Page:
Scientists have long known that early Earth was a turbulent place where asteroids regularly assaulted the planet's crust. But recently, scientist quantified just how intense that assault really was.
According to a new model, out July 30 in Nature, early Earth was "pummeled by an enormous flux of extraterrestrial bodies," wrote the authors. Earth could have been hit by up to four cosmic projectiles larger than 600 miles in diameter, just under the width of Texas. Three to seven more impactors were likely about half that size, but still capable of "global ocean vaporization," according to the researchers. That's not to mention all the "little" ones.
You can see how the planet would have looked in the GIF below:
Early Earth was hit by objects over 600 miles in diameter capable of "global sterilization" and "ocean vaporization," wrote the authors of a new study.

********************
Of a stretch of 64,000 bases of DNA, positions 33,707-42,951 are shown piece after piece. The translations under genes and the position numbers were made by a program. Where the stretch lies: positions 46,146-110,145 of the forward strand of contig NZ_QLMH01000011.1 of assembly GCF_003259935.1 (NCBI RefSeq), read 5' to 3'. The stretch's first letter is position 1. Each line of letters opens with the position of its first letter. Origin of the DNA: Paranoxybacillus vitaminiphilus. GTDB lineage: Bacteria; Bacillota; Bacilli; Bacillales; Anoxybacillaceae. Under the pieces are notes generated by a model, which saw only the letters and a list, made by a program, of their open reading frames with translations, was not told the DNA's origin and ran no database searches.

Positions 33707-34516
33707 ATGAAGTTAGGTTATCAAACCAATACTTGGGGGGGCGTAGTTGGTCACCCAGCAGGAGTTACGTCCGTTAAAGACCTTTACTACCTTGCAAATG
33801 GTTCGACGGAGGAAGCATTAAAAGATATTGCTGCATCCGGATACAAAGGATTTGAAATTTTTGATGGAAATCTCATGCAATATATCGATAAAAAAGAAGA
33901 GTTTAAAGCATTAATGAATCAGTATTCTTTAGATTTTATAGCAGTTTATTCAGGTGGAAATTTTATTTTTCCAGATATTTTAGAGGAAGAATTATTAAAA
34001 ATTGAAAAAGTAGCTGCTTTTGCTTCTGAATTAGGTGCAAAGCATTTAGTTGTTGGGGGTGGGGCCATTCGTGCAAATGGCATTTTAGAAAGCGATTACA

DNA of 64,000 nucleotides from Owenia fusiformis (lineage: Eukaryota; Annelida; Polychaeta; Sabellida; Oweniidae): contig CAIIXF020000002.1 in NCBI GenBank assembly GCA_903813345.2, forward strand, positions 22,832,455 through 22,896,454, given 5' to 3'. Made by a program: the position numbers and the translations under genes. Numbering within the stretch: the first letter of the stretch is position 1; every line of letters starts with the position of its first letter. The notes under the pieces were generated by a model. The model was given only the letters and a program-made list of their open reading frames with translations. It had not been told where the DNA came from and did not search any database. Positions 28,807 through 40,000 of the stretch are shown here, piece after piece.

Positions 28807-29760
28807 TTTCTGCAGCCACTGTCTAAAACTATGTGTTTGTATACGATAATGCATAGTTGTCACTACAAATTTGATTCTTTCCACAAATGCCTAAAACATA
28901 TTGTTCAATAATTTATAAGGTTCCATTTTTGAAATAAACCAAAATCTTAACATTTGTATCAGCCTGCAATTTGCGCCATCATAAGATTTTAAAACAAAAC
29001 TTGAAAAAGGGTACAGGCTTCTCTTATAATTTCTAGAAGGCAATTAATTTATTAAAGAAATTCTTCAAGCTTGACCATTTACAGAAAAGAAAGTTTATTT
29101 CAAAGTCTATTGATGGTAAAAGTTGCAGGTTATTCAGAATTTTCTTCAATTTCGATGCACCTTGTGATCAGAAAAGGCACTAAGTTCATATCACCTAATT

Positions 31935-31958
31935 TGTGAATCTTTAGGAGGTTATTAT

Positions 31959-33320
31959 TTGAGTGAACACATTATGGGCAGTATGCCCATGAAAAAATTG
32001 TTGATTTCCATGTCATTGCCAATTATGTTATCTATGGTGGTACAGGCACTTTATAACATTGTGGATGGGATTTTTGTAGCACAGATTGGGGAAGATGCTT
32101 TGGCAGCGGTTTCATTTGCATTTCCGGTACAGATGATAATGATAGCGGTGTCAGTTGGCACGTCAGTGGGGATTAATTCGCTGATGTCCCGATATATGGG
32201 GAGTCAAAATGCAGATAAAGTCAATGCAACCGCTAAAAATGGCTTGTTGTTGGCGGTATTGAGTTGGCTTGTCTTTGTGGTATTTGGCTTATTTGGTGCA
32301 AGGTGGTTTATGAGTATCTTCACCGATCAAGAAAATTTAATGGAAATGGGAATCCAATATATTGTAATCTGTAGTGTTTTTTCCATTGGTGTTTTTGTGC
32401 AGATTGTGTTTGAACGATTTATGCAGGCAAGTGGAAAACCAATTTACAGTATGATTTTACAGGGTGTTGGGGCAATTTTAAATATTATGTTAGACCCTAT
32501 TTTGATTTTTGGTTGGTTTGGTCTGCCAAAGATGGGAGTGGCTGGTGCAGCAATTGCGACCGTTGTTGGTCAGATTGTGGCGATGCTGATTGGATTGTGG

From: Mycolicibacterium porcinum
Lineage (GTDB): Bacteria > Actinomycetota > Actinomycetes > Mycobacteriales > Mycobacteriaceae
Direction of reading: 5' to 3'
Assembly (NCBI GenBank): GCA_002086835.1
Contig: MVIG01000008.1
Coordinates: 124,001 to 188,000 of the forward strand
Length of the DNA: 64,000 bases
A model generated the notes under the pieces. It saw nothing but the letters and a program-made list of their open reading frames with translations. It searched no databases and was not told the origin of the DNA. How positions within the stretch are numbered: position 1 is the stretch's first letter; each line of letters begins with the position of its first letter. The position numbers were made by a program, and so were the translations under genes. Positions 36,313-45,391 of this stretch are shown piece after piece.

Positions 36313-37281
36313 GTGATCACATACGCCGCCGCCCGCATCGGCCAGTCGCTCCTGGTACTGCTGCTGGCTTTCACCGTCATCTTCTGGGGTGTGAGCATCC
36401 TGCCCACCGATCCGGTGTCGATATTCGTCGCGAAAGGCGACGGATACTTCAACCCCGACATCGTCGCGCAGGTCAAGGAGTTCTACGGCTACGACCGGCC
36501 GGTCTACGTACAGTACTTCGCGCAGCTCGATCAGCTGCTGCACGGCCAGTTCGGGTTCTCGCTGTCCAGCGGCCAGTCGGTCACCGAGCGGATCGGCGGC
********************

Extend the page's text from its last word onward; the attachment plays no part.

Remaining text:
"Hadean" Earth — which lasted from Earth's birth, 4.5 billion years ago, up to 4 billion years ago — has always been a bit of a mystery.
"Little is known about that period simply because the Earth is a very geologically active planet where surface rocks are continuously recycled," lead author Simone Marchi from the Southwest Research Institute in Boulder, Colorado told Business Insider in an interview.
Since there are no rocks on Earth older than about 3.8 billion years old, the latest study looked to the marks left by asteroids on Earth's neighbors: the moon, Mars, and Mercury. Looking at the impact data from these planets, as well as the size distribution of our current asteroid belt, the scientists recreated early Earth.
The cosmic pummeling could have vaporized oceans and turned rock to lava. It also could have created the oldest known bits of Earth.
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